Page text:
My two best friends and I are extreme book nerds. Especially for YA books. Since we are viewed as weird in the real world, we decided to go to the Internet, where everyone is weird. It has been going pretty well. Our original blog is Crazy for YA
Charlie has never been...the brightest being on earth. With an IQ of 68 and a big heart, he is taken advantage of by everyone, teased, and exiled by his own family. When the opportunity arises for him to have an operation that will increase his intelligence, he is eager to do it, despite the risks. As his intelligence increases, he remembers things about his childhood he never knew, learns about that world around him, and his morals become compromised, especially when he finds out that he’s been a laughing stock of society.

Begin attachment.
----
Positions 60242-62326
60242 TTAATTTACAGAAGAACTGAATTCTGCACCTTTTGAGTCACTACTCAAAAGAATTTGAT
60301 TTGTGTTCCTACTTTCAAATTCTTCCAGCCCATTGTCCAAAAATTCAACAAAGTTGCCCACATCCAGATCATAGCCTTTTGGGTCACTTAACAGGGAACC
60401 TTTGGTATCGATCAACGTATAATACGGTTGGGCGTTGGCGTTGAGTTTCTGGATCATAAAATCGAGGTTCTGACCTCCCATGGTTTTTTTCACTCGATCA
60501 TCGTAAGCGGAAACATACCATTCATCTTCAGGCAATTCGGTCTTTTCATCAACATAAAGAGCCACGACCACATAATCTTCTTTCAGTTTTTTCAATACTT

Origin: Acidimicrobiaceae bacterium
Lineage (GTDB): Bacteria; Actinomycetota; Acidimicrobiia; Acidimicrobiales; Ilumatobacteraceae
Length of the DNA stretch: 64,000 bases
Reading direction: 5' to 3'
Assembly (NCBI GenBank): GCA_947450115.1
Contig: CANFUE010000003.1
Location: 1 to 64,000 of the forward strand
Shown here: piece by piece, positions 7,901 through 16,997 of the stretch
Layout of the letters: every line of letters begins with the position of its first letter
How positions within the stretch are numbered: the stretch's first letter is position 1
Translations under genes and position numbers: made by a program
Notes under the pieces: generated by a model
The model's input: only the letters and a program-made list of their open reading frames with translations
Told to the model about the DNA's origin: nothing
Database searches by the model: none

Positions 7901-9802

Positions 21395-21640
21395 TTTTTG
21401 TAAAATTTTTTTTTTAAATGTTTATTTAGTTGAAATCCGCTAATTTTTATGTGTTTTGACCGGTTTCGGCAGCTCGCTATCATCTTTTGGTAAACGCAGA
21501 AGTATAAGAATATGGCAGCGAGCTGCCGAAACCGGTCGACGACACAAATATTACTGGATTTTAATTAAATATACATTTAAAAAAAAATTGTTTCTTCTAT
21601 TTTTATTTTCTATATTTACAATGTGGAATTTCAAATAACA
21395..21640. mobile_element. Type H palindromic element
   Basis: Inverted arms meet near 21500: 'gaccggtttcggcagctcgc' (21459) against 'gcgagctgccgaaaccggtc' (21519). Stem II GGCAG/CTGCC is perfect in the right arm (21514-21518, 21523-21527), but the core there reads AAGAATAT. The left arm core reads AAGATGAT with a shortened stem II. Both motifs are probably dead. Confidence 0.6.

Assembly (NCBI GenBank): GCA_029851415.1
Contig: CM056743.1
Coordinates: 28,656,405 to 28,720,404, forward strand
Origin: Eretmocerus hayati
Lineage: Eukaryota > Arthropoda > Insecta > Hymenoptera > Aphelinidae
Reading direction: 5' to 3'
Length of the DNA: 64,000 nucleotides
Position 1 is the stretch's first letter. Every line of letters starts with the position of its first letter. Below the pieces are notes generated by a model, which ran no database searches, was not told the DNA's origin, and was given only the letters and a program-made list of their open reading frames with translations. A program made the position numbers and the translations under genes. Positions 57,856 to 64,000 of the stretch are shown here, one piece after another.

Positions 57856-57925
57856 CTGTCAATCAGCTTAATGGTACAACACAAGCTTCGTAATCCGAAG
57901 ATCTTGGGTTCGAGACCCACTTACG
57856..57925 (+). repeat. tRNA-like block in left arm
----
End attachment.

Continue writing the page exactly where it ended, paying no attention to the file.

One thing I really liked about this book was the way it was written. Keyes has a style that I can only describe as intelligent. When you first pick up the book, you’ll think I’m crazy, but just go with it. Actually, the way he writes it in the beginning, with everything spelled wrong, is brilliant. Keep in mind, the book is written from Charlie’s point of view, so at the beginning, when he has an IQ of 68, that’s how he writes, that’s how he talks. It really gives the reader perspective, and I enjoyed it, though after I was done reading that part I thought I was the one spelling everything wrong. Throughout the book, I was drawn in by the author’s style. It’s different than anything I’ve read--first person, inside the mind of a man who is slowly going insane.
Find out what else Cassia thought of Flowers for Algernon in the original review